FIGURE 1
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Figure 1 Low expression of miR-449a associated with low autophagic activity was detected in tumors of CRC patient specimens. Real-time PCR was used to analyze the human CRC patient specimens for miR-449a expression levels. (A) The expression level of primary miR-449a in 56 paired CRC patient specimens (tumors and adjacent non-tumor parts). (B) The expression level of mature miR-449a in above CRC patient specimens. (C) The expression of miR-449a in 56 CRC patient specimens grouped by Duke Stages. (D) The expression of miR-449a in 56 CRC patient specimens grouped as non-metastasis and metastasis. (E) The overall survival rate of CRC patients within 2 years after surgery was generated by Kaplan-Meier survival analysis followed by log-rank test to obtain the p-value. These 56 paired CRC patients were divided into two groups. High miR-449a expression group (n = 21) represents miR-449a expression in the tumor tissue/miR-449a expression in the adjacent non-tumor tissue > 1-fold. Low-miR-449a expression group (n=35) represents miR-449a expression in the tumor tissue/miR-449a expression in the adjacent non-tumor tissue ≤ 1-fold. (F) The representative sections from 51 paired CRC specimens in the tissue array showing the expression levels of Beclin 1, p62, and miR-449a. MiR-449a level was shown by in situ hybridization labeling miRNA. Scale bar= 50 μm. △ represents the stromal area and ☆ represents the tumor area. (G) Beclin 1, p62, and miR-449a levels were quantified by defining regions of interest (ROIs) using automated cell acquisition and quantification software (Histoquest). (H) Correlation of miR-449a expression with Beclin 1 and p62 was analyzed from the 51 paired CRC specimens in the tissue array and linear regression coefficient and statistical significance are indicated.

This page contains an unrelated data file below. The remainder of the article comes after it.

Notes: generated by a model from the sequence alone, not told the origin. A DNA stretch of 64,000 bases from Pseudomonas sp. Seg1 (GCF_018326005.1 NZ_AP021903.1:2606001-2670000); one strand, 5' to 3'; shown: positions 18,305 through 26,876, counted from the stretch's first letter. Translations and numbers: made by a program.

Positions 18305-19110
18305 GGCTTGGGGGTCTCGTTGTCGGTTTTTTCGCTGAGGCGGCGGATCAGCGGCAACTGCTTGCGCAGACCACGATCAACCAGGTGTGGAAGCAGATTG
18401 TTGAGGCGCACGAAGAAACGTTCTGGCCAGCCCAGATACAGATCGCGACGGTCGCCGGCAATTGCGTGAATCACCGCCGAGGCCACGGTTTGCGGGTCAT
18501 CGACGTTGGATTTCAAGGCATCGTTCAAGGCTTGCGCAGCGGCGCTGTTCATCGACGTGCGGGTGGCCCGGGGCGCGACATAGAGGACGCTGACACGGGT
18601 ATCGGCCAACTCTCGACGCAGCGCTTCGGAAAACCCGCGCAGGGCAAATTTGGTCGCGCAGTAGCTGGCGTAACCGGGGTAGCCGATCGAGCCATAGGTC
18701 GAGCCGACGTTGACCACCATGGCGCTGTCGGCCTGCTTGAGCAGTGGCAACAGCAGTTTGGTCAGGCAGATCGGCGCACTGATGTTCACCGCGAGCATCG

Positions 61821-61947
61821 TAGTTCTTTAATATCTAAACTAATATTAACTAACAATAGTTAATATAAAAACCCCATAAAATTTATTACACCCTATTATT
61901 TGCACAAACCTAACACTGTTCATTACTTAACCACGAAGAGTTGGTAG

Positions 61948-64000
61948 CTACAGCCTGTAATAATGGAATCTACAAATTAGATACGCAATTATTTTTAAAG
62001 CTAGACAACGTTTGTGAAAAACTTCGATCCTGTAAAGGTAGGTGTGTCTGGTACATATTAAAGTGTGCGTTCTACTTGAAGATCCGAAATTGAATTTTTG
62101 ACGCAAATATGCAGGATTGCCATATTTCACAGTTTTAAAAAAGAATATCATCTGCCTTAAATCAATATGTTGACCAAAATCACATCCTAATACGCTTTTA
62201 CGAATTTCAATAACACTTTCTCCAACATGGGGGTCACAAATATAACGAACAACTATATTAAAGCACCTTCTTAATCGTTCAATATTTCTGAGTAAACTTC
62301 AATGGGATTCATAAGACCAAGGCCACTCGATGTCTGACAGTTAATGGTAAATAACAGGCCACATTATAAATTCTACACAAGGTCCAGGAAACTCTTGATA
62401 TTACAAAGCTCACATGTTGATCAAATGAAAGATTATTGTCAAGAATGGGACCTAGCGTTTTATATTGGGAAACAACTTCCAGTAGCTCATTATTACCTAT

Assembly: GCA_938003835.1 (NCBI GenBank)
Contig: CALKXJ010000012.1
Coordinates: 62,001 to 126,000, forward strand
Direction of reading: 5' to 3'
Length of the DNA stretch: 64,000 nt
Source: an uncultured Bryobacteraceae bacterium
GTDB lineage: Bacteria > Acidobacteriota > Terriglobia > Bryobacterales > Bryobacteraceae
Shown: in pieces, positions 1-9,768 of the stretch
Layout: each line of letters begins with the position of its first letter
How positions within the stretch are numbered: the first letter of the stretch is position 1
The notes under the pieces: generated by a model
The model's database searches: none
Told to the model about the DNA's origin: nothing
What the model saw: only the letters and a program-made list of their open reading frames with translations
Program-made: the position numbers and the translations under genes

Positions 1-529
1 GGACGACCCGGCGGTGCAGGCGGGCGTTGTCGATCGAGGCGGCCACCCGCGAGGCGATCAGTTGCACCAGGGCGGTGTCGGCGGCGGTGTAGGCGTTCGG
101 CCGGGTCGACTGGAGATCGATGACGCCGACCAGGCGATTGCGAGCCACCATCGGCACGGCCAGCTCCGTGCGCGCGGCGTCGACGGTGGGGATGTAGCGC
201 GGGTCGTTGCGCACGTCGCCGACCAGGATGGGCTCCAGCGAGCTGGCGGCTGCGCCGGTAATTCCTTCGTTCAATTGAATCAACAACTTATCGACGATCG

Accumulating reports demonstrated that autophagic activity was determined by the protein expression of autophagy-related proteins including Beclin 1 (ATG6) and p62 (SQSTM1); therefore, we conducted the CRC tissue array to clarify the relationship between autophagic activity and miR-449a. A total of 51 paired CRC specimens (tumor and adjacent non-tumor tissue) in the tissue array were analyzed (Supplementary Table 4). The protein expression of Beclin 1 and p62 was evaluated by IHC, and miR-449a RNA expression was determined by miRNA in situ hybridization (ISH) assay. We further quantitatively analyzed the IHC data by HistoQuest Image Analysis Software. Our results showed low Beclin 1 level, high p62 accumulation as well as low miR-449a level in the tumors compared with the adjacent non-tumor tissues (Figures 1F, G), which is consistent with the results of miR-449a by real-time PCR (Figures 1A, B). Furthermore, the in silico CPTAC sample analysis showed low Beclin 1 protein expression in the tumor parts compared to the non-tumor parts (Supplementary Figure 3). Moreover, miR-449a level was positively correlated with Beclin 1 expression and negatively correlated with p62 accumulation in the 51 CRC specimens (Figure 1H). Altogether, low miR-449a expression correlated with decreased autophagic activity in CRC patient specimens.

Autophagy Positively Regulates miR-449a Expression at the Transcriptional Level in CRC Cells

Amiodarone, the mTOR inhibitor, induces autophagy and sustains longer autophagic activity after treatment as compared to other autophagy inducers including rapamycin (24). We demonstrated that amiodarone treatment increased LC3 puncta in SW480 and SW620 cells (Figure 2A), indicating amiodarone increased autophagic activity in cells. Furthermore, we reveal that colorectal cancer cell line SW480 showed a higher level of miR-449a under autophagy induction among eight analyzed cancer cell lines (Figure 2B). We demonstrated that both pri-miR-449a and mature miR-449a expression were significantly increased under autophagy induction conditions which LC3-II expression increased (Figure 2C, upper left panel), by real-time PCR analysis (Figure 2C, lower left panel). Accordingly, autophagy inhibitor 3-Methyladenine (3MA) treatment decreased LC3-II expression (Figure 2C, upper right panel) accompanied with decreased pri-miR-449a and miR-449a expression (Figure 2C, lower right panel). These results correlated with decreased expression of pri-miR-449a and miR-449a in CRC tumor specimens. These findings imply that autophagy positively regulates miR-449a expression at the transcriptional level in CRC cells and tumors.

FIGURE 2